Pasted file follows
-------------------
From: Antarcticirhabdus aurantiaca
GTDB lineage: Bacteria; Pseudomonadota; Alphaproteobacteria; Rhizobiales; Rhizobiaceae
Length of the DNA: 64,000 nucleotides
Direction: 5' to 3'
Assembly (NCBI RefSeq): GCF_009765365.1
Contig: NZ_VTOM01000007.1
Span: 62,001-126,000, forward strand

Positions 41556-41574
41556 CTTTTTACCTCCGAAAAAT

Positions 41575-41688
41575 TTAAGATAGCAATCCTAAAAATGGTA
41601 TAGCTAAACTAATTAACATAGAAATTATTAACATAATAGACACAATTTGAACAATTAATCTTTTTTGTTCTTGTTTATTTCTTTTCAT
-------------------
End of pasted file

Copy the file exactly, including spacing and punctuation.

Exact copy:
From: Antarcticirhabdus aurantiaca
GTDB lineage: Bacteria; Pseudomonadota; Alphaproteobacteria; Rhizobiales; Rhizobiaceae
Length of the DNA: 64,000 nucleotides
Direction: 5' to 3'
Assembly (NCBI RefSeq): GCF_009765365.1
Contig: NZ_VTOM01000007.1
Span: 62,001-126,000, forward strand

Positions 41556-41574
41556 CTTTTTACCTCCGAAAAAT

Positions 41575-41688
41575 TTAAGATAGCAATCCTAAAAATGGTA
41601 TAGCTAAACTAATTAACATAGAAATTATTAACATAATAGACACAATTTGAACAATTAATCTTTTTTGTTCTTGTTTATTTCTTTTCAT